The House is on furlough this week and will be saving the taxpayers $50,000 in expenses. Last week was our crossover week and a number of bills passed from both bodies and will be eligible to be taken up this legislative session without having to receive 2/3 vote for consideration.
H-3560 – I have been writing about this bill that I sponsored for several weeks and am now proud to inform you that not only has it passed both the House and Senate, it has been signed into law by Governor Haley. This bill is a reporting bill that once a person has been adjudicated mentally defective, they will be entered into the NICS (National Instant Criminal Background System) and not allowed to purchase a gun. Included in this law is a restoration of rights provision, that if this person becomes well, they can be removed from the database. This bill passed the House with 112 Ayes and 0 Nays. The Senate passed it with 35 Ayes and 6 Nays. It is important to note that this law does not restrict anyone who is lawfully authorized to purchase gun and does not infringe on anyone’s 2nd Amendment rights, as some would like you to believe.
It was an honor this week to visit with Professor Mayo Mac Boggs of Converse College, who received the distinguished Elizabeth O’Neill Verner Award for Arts in Education. This is a very prestigious award for Professor Boggs in honor of all the incredible work he has done over his career.
Senator Martin and I were honored to escort Professor Boggs to the House where he received his recognition.
Ethics Reform Passes House:
This week the House passed a comprehensive ethics reform bill that substantially strengthens the ethics law. Among the sweeping changes it would end the General Assembly’s practice of policing its own members without public oversight. The bill would create a Joint Committee on Ethics, consisting of eight members of the public and eight lawmakers, split evenly between parties and members of the House and Senate. The bill also calls for the creation of a Public Integrity Unit to investigate alleged criminal violations. The unit would have members from the state Attorney General’s office, the state Law Enforcement Division, the Department of Revenue and other state agencies. Gov. Haley praised the legislation. Even critics admit the bill is a vast improvement. Highlights:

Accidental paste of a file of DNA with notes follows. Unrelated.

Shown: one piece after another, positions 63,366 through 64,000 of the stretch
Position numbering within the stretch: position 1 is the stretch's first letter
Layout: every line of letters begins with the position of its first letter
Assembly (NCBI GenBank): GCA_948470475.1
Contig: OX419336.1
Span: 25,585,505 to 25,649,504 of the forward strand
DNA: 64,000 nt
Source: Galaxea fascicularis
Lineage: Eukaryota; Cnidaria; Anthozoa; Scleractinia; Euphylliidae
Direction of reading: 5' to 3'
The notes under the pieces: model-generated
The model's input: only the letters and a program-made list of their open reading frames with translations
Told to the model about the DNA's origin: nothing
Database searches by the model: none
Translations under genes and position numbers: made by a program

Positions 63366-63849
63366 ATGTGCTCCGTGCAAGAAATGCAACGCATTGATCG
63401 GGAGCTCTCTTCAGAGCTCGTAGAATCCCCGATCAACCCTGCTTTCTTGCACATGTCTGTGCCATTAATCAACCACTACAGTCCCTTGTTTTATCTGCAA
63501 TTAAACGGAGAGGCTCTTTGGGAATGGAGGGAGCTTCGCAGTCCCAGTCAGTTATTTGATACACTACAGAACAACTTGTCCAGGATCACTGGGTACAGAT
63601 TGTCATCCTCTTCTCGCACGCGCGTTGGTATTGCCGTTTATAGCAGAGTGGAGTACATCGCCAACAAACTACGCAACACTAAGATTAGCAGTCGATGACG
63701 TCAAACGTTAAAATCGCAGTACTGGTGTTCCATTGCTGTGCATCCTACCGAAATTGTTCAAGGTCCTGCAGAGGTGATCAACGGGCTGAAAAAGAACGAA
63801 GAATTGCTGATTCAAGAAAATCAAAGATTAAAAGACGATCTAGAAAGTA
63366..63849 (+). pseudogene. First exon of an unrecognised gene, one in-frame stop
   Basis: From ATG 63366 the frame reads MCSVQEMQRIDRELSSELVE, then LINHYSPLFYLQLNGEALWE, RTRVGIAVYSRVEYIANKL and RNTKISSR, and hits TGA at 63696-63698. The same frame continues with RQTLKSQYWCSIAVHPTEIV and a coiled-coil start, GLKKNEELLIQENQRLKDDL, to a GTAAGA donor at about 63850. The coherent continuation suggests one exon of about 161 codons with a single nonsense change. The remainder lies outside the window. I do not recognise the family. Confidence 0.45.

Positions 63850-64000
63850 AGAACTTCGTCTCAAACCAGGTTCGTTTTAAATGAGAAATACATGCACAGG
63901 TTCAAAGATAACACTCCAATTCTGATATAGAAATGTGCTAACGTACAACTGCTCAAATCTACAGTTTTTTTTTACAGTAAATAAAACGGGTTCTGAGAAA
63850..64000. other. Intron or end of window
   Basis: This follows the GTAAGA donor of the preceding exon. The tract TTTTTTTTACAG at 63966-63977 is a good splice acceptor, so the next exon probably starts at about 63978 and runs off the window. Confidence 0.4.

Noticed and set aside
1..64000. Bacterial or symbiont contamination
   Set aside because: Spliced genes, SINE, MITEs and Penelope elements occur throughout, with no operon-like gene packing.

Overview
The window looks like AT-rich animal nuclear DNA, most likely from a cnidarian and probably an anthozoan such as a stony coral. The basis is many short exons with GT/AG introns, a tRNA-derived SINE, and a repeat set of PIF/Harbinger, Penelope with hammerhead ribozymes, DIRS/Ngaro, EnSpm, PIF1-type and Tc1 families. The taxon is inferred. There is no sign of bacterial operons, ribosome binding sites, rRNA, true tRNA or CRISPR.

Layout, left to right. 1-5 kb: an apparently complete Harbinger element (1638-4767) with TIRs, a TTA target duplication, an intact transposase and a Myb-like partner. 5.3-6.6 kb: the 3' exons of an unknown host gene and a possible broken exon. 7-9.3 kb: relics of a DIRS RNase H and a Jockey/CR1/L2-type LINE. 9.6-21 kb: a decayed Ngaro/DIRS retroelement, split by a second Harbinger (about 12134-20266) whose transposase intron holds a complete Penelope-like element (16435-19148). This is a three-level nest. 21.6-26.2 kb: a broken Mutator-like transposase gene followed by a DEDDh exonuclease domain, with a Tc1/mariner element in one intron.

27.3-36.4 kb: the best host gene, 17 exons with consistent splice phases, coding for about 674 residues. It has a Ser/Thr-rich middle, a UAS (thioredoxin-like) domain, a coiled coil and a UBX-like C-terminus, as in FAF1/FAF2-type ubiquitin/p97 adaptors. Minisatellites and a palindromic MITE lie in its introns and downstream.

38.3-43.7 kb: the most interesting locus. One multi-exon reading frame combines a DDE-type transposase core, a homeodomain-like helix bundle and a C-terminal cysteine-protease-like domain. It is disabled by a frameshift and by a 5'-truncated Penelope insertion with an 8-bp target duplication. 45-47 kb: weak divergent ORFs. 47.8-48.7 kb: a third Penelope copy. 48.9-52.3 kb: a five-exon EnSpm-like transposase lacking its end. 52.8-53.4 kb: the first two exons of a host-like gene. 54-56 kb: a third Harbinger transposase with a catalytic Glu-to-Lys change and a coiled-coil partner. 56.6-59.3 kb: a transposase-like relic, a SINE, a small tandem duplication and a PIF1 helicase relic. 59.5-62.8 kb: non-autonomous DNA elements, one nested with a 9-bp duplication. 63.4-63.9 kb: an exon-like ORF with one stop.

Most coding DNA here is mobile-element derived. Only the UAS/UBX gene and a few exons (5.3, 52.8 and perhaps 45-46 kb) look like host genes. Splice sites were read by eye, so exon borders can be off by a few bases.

- Requiring lawmakers to disclose the sources of their non-government personal income – but not the amounts – in addition to their publicly paid income.
- Ending the blackout period before an election during which campaign contributions go unreported until after an election.
- Regulating the lobbying of local governments and school boards by requiring ‘paid lobbyists’ who attempt to influence those bodies to register with the state.
- Redefining political committees to require groups attempting to influence the outcome of campaigns to report their activities. Currently, the groups now can operate secretly.
- Prohibiting political action committees, or PACs, with ties to House members from making campaign contributions to candidates.
CWP Enhancements: Another bill to improve and expand Concealed Weapons Permits passed the House with unanimous bipartisan support. It would allow for the renewal of CWP licenses online and increase the licensing period from 4 to 5 years.
Precious Metals: The precious metals bills I sponsored passed the House and was sent to the Senate, however, it did not meet the crossover date and the likelihood of it passing this year is slim. I will be seeking support of our Senators in hopes we can get action when we reconvene in January.
The House, next week, will be working on bills received from the Senate and those House Bills remaining on the Calendar. I anticipate the Senate debating the Budget when we return and have no idea how long they will take to pass it and return it to the House for concurrence.